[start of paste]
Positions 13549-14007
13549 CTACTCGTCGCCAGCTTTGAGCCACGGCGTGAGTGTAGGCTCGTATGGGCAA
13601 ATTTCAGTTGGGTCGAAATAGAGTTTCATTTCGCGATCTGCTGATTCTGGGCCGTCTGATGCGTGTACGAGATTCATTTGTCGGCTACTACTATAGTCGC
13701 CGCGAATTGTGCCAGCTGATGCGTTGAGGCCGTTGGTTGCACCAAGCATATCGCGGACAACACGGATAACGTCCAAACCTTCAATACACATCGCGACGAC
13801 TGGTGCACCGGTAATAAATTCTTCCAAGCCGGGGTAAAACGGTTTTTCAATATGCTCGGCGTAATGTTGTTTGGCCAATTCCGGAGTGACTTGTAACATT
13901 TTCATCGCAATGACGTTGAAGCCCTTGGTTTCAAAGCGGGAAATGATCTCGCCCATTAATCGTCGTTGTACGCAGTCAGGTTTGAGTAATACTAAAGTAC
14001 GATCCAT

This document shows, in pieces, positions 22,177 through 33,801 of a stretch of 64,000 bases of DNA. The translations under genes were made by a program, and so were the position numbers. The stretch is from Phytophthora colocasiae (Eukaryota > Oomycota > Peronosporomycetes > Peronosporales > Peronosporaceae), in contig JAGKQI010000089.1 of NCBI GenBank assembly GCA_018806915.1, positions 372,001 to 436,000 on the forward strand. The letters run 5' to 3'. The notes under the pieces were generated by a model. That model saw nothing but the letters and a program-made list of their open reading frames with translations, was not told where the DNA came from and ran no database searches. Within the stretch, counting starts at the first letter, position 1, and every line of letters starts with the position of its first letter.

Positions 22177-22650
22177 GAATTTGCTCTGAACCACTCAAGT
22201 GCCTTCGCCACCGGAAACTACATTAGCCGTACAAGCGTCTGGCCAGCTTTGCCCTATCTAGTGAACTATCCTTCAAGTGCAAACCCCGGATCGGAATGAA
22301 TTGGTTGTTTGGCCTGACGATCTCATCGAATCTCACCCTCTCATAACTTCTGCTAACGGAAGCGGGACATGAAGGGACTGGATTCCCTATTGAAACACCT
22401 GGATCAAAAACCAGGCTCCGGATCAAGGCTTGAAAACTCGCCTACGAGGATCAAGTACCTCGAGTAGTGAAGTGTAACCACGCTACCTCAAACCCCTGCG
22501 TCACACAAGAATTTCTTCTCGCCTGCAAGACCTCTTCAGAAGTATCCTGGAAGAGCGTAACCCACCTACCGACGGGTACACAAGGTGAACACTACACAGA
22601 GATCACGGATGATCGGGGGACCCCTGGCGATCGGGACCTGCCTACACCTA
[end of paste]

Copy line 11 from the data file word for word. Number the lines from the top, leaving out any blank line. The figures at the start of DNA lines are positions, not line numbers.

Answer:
22201 GCCTTCGCCACCGGAAACTACATTAGCCGTACAAGCGTCTGGCCAGCTTTGCCCTATCTAGTGAACTATCCTTCAAGTGCAAACCCCGGATCGGAATGAA